Google’s Cloud Platform is the relative newcomer on the public cloud block, and has a way to go before before it is in the same competitive sphere as Amazon Web Services and Microsoft Azure, both of which deliver a broader and deeper range of offerings and larger infrastructures.
Over the past year, Google has promised to rapidly grow the platform’s capabilities and datacenters and has hired a number of executives in hopes of enticing enterprises to bring more of their corporate workloads and data to the cloud.
One area Google is hoping to leverage is the decade-plus of work and research that the search engine giant has put into machine learning and artificial intelligence (AI), both of which enterprises will need going forward if they want to move more quickly to take advantage of the massive amounts of data that are being generated and develop more services for their customers. Google last fall created a machine learning group within its Cloud Platform business and brought on Fei-Fei Li, director of Stanford University’s Artificial Intelligence Lab and the Stanford Vision Lab and a longtime AI and machine learning researcher, to head the unit. At the same time, Google introduced a series of application programming interfaces (APIs) around such tasks as natural language, language translation, and vision recognition to enable customers to leverage machine learning on the Google Cloud Platform.
The work Google has done around AI and machine learning is clearly an advantage officials want to run with as they look to better compete with AWS and Microsoft, as well as other vendors, such as IBM and Oracle, that are all making a play for the cloud. They pressed that again during the opening day at the Google Next show, which runs this week in San Francisco. During the lengthy keynote section headlined by Diane Greene, senior vice president of Google’s cloud efforts, company officials outlined new moves they are making to make machine learning capabilities more widely available on the Google Cloud Platform.
Those moves include making the Google Machine Learning Engine available on the company’s cloud platform, introducing a new API that will leverage machine learning capabilities to more easily search video content, and buying Kaggle, a seven-year-old online community of data scientists and developers that that runs contests around machine learning and enables members to share code. The acquisition will enable community members to more easily access the machine learning tools on the Google Cloud Platform.
At the same time, some Google Cloud Platform customers talked about using the cloud’s AI capabilities with their own services. For example, eBay chief product officer R.J. Pittman announced that the company’s new chatbot – called Shopbot – which can be accessed through Google Home and can understand natural language and learn the shopping habits of the user, eventually being able to offer such services as recommendations.
All of the announcements are part of an effort by the company to make machine learning and AI more widely available to people, Li said during the keynote address, adding that “Google Cloud is democratizing AI.”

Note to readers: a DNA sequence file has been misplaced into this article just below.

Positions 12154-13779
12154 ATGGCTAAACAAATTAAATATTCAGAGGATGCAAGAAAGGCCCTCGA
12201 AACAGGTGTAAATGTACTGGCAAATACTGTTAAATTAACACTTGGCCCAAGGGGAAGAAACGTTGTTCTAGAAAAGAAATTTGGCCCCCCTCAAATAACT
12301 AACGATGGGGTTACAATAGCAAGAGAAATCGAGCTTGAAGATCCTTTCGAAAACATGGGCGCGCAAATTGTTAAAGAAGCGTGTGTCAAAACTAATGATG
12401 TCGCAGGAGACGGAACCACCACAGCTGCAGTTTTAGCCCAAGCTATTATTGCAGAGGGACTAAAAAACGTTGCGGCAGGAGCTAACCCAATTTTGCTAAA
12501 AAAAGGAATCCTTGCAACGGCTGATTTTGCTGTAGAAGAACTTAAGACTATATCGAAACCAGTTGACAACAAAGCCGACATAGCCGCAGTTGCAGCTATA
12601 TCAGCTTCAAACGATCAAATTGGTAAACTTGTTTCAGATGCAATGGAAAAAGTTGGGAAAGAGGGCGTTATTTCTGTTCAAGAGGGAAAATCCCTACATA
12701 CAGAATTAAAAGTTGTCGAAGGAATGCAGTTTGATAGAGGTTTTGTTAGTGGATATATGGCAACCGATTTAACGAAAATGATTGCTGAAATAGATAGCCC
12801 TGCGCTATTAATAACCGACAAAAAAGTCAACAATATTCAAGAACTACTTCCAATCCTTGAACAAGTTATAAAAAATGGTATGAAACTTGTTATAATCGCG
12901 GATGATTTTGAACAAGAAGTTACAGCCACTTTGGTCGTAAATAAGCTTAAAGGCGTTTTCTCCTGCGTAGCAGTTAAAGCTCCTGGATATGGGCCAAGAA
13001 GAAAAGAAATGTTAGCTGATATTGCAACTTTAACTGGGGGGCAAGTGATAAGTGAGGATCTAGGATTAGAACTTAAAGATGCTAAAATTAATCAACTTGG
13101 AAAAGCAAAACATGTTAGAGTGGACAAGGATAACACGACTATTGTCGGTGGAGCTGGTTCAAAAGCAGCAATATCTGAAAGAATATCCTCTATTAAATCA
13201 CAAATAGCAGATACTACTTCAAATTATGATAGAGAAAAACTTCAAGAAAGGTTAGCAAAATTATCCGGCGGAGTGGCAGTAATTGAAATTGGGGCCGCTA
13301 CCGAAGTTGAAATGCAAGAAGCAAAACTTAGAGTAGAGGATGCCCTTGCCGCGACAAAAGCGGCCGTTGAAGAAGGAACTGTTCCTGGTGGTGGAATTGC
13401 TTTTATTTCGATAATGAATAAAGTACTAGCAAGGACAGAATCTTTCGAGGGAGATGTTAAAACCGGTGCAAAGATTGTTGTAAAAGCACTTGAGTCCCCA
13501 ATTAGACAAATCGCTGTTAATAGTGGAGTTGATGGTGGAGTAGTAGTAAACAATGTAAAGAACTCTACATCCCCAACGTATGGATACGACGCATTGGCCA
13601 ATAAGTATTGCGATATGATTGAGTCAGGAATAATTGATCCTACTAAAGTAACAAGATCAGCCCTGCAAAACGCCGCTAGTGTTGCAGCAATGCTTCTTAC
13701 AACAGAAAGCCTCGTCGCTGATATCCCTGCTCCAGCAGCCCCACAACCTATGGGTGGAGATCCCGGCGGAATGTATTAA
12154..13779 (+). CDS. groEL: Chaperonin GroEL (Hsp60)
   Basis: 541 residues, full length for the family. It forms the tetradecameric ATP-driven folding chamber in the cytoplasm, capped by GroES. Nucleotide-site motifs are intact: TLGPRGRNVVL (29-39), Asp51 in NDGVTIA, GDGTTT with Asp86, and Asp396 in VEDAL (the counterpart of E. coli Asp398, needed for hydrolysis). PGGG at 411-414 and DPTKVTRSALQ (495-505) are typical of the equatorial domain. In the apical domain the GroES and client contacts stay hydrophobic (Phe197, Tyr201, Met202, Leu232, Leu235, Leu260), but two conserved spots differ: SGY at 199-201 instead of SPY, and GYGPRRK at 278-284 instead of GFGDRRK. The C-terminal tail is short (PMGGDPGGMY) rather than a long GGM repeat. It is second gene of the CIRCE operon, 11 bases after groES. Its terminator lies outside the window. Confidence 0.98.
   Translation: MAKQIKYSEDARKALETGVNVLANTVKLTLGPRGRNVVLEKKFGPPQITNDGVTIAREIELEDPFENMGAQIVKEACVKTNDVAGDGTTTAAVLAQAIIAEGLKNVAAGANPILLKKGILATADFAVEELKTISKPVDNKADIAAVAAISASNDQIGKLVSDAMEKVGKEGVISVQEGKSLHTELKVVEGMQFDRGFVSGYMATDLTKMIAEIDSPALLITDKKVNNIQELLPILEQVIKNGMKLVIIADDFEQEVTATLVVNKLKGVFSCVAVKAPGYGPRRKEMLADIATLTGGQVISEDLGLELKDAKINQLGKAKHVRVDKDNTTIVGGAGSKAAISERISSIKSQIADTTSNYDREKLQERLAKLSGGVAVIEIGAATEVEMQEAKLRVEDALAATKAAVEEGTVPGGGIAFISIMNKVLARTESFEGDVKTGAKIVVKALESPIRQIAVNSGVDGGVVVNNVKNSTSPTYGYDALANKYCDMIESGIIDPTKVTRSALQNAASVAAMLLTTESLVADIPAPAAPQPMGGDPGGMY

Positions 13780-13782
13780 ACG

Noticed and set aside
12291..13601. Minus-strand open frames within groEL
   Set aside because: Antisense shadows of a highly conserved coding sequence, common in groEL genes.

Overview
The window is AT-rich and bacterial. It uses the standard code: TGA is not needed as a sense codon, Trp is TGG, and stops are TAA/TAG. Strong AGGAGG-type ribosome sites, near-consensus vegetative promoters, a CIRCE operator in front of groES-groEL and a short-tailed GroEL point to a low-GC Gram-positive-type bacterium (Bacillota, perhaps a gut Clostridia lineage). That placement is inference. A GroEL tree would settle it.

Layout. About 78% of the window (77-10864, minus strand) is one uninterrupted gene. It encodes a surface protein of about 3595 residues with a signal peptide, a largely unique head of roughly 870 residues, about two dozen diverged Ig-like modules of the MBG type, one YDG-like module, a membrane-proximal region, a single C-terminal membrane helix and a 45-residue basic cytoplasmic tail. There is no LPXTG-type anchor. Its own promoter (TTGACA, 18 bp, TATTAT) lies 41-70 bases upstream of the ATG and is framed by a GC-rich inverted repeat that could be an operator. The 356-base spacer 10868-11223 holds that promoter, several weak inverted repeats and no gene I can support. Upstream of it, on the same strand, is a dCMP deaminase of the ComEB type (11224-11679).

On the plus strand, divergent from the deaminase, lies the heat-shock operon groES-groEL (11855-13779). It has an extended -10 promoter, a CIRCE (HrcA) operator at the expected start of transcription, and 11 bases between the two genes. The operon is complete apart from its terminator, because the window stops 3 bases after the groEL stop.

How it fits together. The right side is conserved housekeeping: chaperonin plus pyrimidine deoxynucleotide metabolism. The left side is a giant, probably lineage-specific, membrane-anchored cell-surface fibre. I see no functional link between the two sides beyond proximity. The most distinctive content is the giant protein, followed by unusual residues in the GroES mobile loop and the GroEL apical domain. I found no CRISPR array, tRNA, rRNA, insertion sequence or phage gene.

Google had been offering the Machine Learning Engine on the cloud platform in beta, but now it is generally available, according to Li. The technology is a managed service that customers can use to build machine learning models that – with the help of Google’s infrastructure — can handle datasets of any size. The Machine Learning Engine is based on search giant’s TensorFlow framework and can access data from such Google services as BigQuery and Google Cloud Storage. Cloud Datalab, a tool for analyzing and visualizing data and building machine learning models on the cloud platform, also became generally available. It runs atop the Google Compute Engine.
In addition, Google’s new Video Intelligence API enables developers to create tools that can more easily search and find information in videos stored on Google Cloud Storage, as well as tag scene changes. The API can identify objects within a video, and can enable users to search for entities throughout their video library. In addition, the API can identify scene changes within a video. According to Li, such search and identification of video have been a challenge for developers, with most of the image recognition and tagging capabilities being available for still images, though there has been limited video search that involved manual tagging of images. With the new Video Intelligence API, “we are beginning to shine light on the dark matter of the digital universe,” she said. In a demo, software leveraging the API was able to identify multiple objects in a video commercial, including a dachshund. In another demo, the presenter searched for “beach” and was presented with multiple videos that included beach scenes.
Google also announced the opening of its Advanced Solutions Lab in Mountain View, in which customers can work with machine learning experts at Google to develop solutions that can address their specific needs. They also can get training on machine learning development and how to use the Machine Learning Engine.
Machine learning and AI will be a key tool in Google’s box as it looks to grow its cloud capabilities and differentiate itself from its larger competitors. They are part of a larger effort by Google to accelerate the growth of its cloud. Eric Schmidt, executive chairman of Google’s parent company Alphabet, said the company has spent $30 billion on its cloud strategy, and urged enterprises and developers to come aboard. “We’re here for real,” Schmidt said. “This is an incredibly serious mission. The company has got both the money, the means, and the commitment to pull of a new platform of computation globally for everyone who needs it. Please don’t attempt to duplicate this. You have better uses of your money.”
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